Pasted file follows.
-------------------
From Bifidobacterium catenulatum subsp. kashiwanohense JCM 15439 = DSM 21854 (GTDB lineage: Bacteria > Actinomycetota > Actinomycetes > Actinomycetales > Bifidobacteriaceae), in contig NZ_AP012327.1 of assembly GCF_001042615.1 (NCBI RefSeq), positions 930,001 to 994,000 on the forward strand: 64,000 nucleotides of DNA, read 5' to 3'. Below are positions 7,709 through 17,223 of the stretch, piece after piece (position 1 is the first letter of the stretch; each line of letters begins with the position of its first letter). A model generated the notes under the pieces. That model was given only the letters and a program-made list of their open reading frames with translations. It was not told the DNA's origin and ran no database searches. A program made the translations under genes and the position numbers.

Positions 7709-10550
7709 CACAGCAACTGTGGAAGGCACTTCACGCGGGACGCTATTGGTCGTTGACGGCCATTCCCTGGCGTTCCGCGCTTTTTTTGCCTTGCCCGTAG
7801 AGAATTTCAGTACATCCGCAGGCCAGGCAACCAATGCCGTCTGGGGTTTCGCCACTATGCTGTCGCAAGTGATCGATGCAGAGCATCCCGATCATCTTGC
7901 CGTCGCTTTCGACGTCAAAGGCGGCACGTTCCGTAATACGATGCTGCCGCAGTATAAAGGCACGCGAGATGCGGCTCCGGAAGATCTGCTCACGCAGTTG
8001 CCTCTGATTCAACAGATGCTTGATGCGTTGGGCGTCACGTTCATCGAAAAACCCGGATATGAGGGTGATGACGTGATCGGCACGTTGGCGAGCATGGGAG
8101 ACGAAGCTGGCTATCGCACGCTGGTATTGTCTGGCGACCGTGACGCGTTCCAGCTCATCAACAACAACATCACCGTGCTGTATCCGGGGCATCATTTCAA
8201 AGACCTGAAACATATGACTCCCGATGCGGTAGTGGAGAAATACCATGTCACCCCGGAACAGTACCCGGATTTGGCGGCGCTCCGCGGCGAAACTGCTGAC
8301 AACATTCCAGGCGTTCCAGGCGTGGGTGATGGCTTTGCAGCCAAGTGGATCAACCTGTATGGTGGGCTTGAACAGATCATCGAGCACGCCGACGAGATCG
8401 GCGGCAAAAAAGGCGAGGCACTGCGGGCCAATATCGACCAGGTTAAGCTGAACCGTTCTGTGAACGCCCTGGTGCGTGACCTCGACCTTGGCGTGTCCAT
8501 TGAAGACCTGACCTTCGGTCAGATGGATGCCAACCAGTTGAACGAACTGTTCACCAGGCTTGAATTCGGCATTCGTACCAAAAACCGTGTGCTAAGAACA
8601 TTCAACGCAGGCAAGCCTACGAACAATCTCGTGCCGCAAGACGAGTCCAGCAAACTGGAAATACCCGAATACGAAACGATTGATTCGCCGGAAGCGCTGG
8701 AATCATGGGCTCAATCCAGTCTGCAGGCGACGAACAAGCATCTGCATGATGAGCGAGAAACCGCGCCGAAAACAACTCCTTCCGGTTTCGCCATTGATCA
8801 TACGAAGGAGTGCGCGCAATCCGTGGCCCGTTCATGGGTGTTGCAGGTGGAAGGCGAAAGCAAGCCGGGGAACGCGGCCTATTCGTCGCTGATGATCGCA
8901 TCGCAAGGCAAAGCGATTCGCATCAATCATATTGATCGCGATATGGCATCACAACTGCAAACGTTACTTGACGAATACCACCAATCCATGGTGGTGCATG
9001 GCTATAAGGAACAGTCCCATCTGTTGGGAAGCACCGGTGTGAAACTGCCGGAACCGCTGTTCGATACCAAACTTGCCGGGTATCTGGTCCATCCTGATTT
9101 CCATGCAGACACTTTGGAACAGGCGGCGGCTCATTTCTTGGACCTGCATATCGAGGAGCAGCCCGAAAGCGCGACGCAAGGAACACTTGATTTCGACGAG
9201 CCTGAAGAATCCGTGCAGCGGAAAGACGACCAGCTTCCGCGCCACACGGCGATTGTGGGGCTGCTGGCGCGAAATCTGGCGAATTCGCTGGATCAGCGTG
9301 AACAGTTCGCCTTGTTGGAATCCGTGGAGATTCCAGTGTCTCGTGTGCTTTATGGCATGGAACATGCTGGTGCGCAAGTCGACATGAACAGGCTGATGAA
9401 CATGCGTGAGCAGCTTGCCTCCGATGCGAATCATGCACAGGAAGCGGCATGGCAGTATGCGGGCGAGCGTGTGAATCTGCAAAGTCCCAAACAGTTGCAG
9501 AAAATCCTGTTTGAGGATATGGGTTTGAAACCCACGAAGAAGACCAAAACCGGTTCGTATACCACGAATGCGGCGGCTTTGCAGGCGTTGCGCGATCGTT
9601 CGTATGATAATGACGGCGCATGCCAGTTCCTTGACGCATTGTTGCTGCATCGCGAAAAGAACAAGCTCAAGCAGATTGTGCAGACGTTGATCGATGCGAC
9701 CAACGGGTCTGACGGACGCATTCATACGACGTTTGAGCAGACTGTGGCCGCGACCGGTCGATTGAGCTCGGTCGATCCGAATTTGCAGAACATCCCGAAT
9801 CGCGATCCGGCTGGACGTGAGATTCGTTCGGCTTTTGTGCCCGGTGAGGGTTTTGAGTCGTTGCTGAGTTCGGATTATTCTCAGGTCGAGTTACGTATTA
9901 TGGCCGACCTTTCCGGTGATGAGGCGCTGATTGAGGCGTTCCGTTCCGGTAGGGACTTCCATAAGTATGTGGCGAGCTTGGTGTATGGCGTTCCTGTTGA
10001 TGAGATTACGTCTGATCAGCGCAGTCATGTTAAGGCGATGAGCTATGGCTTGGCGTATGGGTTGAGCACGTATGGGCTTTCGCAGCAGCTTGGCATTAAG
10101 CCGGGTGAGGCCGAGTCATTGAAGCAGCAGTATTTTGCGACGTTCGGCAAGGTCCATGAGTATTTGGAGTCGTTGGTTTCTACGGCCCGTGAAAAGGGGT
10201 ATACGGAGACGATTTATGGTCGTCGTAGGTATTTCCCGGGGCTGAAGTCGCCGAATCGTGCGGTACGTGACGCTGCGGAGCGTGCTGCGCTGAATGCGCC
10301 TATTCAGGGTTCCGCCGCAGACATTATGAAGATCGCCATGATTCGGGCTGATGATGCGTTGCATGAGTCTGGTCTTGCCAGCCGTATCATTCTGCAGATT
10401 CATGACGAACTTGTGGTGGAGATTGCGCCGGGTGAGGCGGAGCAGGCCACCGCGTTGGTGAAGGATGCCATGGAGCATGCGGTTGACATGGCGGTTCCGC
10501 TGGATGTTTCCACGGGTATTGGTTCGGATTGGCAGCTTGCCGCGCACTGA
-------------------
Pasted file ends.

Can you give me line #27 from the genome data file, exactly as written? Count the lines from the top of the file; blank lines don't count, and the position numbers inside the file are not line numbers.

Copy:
10101 CCGGGTGAGGCCGAGTCATTGAAGCAGCAGTATTTTGCGACGTTCGGCAAGGTCCATGAGTATTTGGAGTCGTTGGTTTCTACGGCCCGTGAAAAGGGGT